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Sabres' new-look lineup can't break through as losing streak reaches 6

PHILADELPHIA — Jake McCabe stared at the Buffalo Sabres' bench with an expression of disbelief on his face and Carter Hutton watched a replay on the video board above center ice as an announced crowd of 19,781 roared inside Wells Fargo Center.

One of the Sabres' most complete efforts of the season had just been spoiled in the third period Saturday night when a pass went over McCabe's stick blade and toward Philadelphia Flyers captain Claude Giroux, who one-timed the puck inside the far post for the go-ahead goal.

"That's how it's going for us right now," Sabres winger Dominik Kahun said in a solemn tone following the 3-1 loss to the Flyers.

While the Flyers celebrated their ninth consecutive victory, the Sabres were left wondering how another impressive performance ended with a familiar result. Buffalo (29-31-8) has lost six in a row and scored two or fewer goals for the seventh straight game, despite firing 39 shots at Philadelphia goalie Carter Hart.

Though the Sabres' 66 points are the third-fewest in the Eastern Conference, one significant development came out of the loss: Coach Ralph Krueger may have found the right line mix to ignite the struggling offense.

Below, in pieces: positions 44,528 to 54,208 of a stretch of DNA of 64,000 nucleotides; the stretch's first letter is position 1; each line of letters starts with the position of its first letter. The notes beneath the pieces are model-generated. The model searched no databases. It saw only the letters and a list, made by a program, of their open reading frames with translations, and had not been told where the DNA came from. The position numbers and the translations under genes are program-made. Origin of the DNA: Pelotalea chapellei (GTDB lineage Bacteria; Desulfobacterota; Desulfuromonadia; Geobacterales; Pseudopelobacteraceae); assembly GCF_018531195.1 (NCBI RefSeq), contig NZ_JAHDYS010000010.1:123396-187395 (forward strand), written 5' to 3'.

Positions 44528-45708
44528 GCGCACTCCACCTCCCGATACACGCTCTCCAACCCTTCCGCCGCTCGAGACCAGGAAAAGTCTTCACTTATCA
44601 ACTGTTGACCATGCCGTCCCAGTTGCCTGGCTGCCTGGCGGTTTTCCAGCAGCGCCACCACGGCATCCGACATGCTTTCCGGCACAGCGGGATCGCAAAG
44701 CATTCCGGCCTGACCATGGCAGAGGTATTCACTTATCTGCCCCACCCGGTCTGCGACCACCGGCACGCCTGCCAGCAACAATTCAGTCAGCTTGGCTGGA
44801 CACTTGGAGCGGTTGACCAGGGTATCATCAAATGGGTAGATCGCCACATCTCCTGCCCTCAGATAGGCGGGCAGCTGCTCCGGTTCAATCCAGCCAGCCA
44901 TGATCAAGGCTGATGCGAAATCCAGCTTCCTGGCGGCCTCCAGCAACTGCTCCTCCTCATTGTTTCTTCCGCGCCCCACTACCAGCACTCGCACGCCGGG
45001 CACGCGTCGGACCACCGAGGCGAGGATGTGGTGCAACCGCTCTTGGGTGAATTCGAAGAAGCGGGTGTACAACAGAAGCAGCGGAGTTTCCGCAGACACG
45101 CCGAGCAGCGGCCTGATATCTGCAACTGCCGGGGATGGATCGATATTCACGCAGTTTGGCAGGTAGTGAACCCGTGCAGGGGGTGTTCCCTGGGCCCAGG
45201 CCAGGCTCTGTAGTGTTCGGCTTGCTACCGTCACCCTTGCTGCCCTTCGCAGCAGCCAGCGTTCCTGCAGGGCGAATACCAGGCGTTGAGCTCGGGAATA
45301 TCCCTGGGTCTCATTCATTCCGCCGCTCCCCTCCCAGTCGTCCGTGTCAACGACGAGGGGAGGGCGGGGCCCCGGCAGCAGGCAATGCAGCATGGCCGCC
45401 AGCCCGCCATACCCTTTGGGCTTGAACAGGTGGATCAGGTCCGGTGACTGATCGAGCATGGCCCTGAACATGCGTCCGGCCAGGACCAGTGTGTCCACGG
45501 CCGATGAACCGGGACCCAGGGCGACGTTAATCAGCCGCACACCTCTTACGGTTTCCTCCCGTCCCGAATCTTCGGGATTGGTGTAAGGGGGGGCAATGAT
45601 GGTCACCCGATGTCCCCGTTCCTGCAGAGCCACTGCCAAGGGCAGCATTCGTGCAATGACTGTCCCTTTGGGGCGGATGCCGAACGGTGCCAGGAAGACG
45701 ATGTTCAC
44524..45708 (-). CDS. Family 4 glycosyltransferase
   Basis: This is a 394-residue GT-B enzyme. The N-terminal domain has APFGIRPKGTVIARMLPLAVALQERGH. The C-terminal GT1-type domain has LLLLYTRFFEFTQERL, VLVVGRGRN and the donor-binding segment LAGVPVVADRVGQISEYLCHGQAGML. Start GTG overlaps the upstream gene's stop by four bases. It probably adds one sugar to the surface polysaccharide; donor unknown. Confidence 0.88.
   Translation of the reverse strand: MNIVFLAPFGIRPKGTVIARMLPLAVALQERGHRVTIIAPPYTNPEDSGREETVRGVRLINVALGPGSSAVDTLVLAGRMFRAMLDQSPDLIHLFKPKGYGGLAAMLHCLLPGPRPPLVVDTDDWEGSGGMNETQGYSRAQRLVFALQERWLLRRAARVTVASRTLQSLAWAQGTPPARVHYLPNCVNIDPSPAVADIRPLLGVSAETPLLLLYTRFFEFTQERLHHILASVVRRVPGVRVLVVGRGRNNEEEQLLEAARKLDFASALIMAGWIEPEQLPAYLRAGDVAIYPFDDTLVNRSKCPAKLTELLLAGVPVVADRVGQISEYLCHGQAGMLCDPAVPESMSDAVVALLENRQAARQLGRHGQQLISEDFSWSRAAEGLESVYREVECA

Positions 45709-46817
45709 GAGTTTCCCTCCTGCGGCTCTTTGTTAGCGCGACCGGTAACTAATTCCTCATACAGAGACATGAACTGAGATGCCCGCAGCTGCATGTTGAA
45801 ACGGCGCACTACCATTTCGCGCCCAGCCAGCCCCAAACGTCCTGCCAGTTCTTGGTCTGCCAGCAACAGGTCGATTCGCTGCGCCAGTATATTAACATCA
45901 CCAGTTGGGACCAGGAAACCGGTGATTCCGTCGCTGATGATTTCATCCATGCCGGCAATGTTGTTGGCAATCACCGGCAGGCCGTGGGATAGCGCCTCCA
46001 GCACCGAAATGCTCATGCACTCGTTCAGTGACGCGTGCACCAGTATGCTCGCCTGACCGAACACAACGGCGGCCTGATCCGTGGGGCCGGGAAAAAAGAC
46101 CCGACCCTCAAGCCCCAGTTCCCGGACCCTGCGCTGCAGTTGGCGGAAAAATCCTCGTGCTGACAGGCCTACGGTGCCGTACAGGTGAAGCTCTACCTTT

After refusing to make the change for the first 67 games, Krueger reunited Jeff Skinner, Jack Eichel and Sam Reinhart on a line. Victor Olofsson was also placed with Marcus Johansson and Dominik Kahun.

Skinner, Eichel and Reinhart combined for 15 shots on goal, including seven in the third period. Kahun, who was acquired from the Pittsburgh Penguins at the trade deadline Feb. 24, recorded his fourth point in five games with Buffalo by tying the game, 1-1, at 16:54 into the second period.

The Sabres bested the Flyers in 5-on-5 shot attempts (17-8) and scoring chances (11-6) with the Eichel line on the ice, according to NaturalStatTrick.com. Additionally, the group had six high-danger scoring chances.

"I thought we had some good chances," Skinner, who had six shots on goal, said. "We’d like to get one there and create some momentum, get us on the board. I thought Eichs and Reino played really well. Reino was really strong on the walls, won a lot of battles. That allowed us to stay in their end and create those opportunities."

Skinner sprung Reinhart for a breakaway in the first period, only to watch from the bench as Hart made the save. Hart, 21, entered Saturday with a 19-2-2 record and .942 save percentage at home this season. The line earned another quality even-strength scoring opportunity four minutes into the second period, as Reinhart had two shot attempts from atop the crease stopped by Hart.

The Sabres were a one-line team last season when Skinner scored many of his career-high 40 goals on Eichel's left wing. Additionally, the trio wasn't strong defensively, which led Krueger to keep Olofsson with the top line for much of this season.

There were few significant defensive breakdowns against Philadelphia (41-20-7), and two additions to the roster helped form a potent second line: Johansson and Kahun.